The faulty MS13-036 security patch, withdrawn when it was found to crash Windows 7 systems, has been re-released in a fixed and final form.
Microsoft has officially re-released its MS13-036 security patch for an elevation-of-privilege attack, following the withdrawal of a faulty version that sent systems into a reboot cycle.
Released earlier this month as part of the company's regular 'Patch Tuesday' monthly update cycle, update MS13-036/2823324 was designed to fix a flaw in the Windows file system kernel-mode driver ntfs.sys that could give an attacker means to escalate his or her privilege level on a compromised system. Sadly, the cure proved worse than the disease: shortly after release, users began complaining of constant crashes
under Windows 7
, while those using certain brands of anti-virus software encountered even worse problems - up to and including a constant reboot cycle that would not allow the computer to start up correctly.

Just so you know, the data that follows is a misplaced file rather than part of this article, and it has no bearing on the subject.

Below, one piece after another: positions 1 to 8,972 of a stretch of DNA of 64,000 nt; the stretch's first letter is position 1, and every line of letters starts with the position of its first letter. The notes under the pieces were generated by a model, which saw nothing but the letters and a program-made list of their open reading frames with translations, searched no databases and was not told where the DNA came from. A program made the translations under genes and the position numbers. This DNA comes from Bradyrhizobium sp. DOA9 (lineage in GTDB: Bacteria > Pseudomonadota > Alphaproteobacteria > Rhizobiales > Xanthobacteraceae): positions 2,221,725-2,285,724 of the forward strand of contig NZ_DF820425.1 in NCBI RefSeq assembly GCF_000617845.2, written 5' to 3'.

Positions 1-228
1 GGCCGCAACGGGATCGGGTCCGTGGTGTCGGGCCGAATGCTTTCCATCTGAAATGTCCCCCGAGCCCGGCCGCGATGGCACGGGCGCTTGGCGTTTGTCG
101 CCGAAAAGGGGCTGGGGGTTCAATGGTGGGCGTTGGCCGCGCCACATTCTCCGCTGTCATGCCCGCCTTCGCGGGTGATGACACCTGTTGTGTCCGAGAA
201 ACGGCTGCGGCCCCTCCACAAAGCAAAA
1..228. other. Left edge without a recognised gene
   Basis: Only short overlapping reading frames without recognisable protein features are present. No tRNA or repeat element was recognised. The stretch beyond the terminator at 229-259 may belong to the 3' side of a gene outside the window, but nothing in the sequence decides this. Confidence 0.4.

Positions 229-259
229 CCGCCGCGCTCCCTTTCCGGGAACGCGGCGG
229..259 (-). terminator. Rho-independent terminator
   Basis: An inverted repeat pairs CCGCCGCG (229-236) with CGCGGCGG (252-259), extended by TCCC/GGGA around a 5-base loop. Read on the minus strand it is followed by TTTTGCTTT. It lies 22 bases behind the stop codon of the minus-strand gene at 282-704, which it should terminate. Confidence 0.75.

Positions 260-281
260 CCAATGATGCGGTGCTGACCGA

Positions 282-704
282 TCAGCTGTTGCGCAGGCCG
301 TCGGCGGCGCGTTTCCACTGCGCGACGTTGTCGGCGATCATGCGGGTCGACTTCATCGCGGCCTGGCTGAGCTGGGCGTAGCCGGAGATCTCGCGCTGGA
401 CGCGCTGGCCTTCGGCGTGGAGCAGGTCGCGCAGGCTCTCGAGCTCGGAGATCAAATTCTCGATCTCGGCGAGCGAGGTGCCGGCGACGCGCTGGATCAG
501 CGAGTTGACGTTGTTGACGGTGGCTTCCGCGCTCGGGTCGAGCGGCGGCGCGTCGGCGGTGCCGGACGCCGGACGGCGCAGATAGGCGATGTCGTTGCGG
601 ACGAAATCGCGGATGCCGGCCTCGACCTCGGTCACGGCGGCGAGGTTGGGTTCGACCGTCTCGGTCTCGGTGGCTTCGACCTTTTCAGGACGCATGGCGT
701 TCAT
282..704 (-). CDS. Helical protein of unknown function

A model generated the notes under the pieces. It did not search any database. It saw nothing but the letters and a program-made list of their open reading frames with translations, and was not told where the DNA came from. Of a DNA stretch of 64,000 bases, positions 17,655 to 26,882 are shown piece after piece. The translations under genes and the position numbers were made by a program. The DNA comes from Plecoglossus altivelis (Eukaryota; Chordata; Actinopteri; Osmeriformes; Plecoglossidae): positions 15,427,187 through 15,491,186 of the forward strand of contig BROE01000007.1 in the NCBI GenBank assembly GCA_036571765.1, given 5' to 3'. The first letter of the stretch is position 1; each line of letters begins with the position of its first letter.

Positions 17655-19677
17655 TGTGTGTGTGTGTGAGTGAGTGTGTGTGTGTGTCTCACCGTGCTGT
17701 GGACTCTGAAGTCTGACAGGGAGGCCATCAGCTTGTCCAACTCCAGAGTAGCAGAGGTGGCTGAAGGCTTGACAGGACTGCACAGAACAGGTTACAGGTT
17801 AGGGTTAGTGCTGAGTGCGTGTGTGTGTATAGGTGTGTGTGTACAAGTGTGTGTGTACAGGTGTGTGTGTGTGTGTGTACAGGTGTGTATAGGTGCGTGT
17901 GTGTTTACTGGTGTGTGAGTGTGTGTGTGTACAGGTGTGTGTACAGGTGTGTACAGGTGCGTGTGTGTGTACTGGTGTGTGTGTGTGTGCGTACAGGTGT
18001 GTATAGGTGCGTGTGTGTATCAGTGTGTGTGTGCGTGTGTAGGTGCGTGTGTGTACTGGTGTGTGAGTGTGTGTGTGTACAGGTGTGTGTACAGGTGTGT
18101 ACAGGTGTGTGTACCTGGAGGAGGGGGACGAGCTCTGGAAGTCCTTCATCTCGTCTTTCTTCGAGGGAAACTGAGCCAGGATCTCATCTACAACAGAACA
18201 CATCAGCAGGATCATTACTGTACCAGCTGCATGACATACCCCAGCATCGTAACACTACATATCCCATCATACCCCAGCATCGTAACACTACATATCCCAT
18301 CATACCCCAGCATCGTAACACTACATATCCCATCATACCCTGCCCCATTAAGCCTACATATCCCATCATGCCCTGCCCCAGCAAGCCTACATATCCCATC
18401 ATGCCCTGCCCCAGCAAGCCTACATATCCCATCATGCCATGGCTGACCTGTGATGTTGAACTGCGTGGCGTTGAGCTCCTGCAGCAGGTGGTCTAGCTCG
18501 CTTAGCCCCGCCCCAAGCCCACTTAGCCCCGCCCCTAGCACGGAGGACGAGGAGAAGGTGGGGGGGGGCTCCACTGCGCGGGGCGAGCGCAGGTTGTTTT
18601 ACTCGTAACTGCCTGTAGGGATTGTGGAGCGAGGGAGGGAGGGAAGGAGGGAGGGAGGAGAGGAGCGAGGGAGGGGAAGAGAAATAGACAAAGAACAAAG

Microsoft withdrew the patch, but the automatic nature of Windows Updates meant the damage was largely done. It recommended that users who had installed the patch remove it from their systems
, even if it appeared to be working correctly, pending the release of a fixed version of the update.
That update has now been re-released, this time hopefully resolving the issue once and for all. As well as patching the original security hole, the revised patch reverses the effects of the original, flawed update, restoring normality to affected systems. Those who have been suffering from issues with the update should receive the revised edition automatically, while those that manually uninstalled the problem update should manually check for updates.
Full details on the flaw, along with others fixed by the same patch and Microsoft's response to the issues it caused with the faulty patch, can be found in the company's updated bulletin